A Collision of Grace

I had never met the woman before but when she introduced herself by saying “You don’t know me, but I know Molly” I knew exactly which Molly she was talking about. Molly – the Molly that comes to the farmer’s market every week with four young girls in tow. Molly that will always make it up Pleasantville Rd. to Belvedere Farm on the weekend if she can’t make it to the weekday market. The Molly who buys a bouquet for herself, one or two for somebody else and then lets each of her girls pick one flower a piece. I knew Molly.

The woman told me that Molly had a terrible migraine and was at home resting and trying to take care of her girls. The woman thought it might be nice to go to the market for Molly to buy her some flowers because Molly wouldn’t be able to make it out that day. She knew how much the flowers meant to Molly. I thought it was so kind of her to go so far out of the way to think of a friend. I told her so.

“I’m Tiffany by the way” I told the woman.

“I’m Janet Beaumont” she said.

And then I realized who she was. She was Janet Beaumont of Beaumont Pottery. The lovely woman that so many people had told me about. Artist friends fill her shop with local art and photography, and other good friends drink warm drinks from her hand-crafted mugs. Molly worked there part time and always brought our farm flowers to the shop to fill the pottery. Janet related just what I was thinking,

“Molly has done such a wonderful job bringing your flowers into our shop. I know how much she loves them.”

I finished arranging and wrapped up Molly’s bouquet.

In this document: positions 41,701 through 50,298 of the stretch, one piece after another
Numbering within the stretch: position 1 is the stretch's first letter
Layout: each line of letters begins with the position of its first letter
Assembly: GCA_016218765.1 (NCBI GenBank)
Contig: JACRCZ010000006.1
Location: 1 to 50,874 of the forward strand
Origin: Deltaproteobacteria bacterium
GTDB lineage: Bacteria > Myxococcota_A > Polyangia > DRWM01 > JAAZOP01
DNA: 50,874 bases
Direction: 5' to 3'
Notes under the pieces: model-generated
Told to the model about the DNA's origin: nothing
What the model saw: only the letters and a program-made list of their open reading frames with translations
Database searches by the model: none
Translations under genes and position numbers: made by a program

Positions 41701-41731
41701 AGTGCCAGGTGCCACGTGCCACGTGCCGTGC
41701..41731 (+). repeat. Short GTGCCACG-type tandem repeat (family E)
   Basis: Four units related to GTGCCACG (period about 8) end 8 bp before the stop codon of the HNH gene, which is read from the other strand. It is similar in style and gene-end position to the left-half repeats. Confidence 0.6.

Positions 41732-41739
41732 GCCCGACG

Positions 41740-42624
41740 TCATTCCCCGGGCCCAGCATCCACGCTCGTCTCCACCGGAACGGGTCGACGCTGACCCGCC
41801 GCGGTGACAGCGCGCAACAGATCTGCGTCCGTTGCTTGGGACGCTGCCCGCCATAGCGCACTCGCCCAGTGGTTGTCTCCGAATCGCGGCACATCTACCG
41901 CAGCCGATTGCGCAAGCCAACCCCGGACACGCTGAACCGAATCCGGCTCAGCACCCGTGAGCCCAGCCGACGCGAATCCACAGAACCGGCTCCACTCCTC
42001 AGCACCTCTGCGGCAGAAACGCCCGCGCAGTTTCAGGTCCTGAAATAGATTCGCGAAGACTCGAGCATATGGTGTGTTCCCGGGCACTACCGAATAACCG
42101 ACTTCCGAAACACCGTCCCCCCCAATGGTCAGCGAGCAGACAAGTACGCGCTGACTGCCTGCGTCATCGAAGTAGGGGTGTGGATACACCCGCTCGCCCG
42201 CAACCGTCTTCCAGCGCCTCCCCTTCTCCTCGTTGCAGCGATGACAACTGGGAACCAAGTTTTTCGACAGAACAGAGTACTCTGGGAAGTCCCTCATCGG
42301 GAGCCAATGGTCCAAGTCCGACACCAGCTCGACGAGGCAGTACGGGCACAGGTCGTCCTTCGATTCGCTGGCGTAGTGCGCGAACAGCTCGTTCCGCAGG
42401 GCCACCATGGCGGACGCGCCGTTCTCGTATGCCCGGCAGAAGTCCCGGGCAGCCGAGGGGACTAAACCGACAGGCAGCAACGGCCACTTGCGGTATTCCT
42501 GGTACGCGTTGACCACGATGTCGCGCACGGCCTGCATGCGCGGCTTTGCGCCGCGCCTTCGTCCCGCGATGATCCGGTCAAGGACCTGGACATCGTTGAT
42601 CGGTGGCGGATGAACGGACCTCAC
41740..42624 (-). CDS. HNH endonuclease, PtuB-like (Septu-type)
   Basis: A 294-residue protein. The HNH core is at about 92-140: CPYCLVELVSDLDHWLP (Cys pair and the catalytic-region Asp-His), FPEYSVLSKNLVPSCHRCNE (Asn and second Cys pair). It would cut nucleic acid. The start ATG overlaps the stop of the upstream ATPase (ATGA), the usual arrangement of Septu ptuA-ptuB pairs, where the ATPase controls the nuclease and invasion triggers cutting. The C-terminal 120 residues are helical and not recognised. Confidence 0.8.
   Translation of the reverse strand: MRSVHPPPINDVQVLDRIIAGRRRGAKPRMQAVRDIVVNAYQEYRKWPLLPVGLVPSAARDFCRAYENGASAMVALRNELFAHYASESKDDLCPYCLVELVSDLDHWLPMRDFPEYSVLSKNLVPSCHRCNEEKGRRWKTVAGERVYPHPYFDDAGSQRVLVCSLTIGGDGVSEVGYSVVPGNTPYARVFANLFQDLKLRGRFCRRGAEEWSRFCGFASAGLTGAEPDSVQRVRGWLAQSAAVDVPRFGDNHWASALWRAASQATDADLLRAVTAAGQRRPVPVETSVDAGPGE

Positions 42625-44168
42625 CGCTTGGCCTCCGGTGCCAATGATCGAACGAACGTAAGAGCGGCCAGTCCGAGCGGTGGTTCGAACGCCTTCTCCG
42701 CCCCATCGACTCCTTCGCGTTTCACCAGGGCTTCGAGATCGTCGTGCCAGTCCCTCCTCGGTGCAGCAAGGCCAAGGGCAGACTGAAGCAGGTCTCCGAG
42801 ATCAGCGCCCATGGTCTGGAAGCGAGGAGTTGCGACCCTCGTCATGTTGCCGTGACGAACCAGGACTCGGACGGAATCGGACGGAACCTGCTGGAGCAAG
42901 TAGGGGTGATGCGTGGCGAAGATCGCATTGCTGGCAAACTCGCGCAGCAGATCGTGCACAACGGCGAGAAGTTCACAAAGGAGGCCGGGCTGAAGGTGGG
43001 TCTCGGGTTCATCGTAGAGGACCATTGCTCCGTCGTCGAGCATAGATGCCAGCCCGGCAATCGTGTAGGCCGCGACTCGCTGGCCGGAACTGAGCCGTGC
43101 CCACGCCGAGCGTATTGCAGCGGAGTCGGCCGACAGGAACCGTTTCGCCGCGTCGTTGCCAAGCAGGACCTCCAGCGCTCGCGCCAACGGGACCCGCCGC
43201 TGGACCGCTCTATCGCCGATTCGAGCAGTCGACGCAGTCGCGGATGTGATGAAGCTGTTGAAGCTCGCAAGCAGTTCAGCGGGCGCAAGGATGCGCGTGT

“Please tell Molly that we missed her today and that we hope she feels well soon” I said.

“I will do that” Mrs. Beaumont replied.

She visited with Ruth, the lady across the market row who makes the best scones in the world before she scooted off and into her car to make her special delivery.

What a kind woman, I thought.

Not even 20 minutes later four tiny ladies come waltzing into the market with their mother a couple steps behind. It happened to be the mother that buys a flower for each girl and a bouquet for herself and one or two for somebody else.

I was confused. “Molly! What are you doing here? I heard you have a migraine?”

Molly furrowed. “Yeah, It’s been a really hard day. I haven’t been feeling well but I needed to get out of the house to cheer myself up. It’s Mrs. Beaumont’s birthday today and I really wanted to take her some flowers.”

I paused. I got teary-eyed. I told her why. We smiled. I made her bouquets, gave her girls a flower each and told her she better hurry home.

What a kind woman, I thought.

And I stood there, completely amazed to be able to witness this moment when the grace and goodness of two beautiful women collided one afternoon in front of a farmer’s market flower stand.


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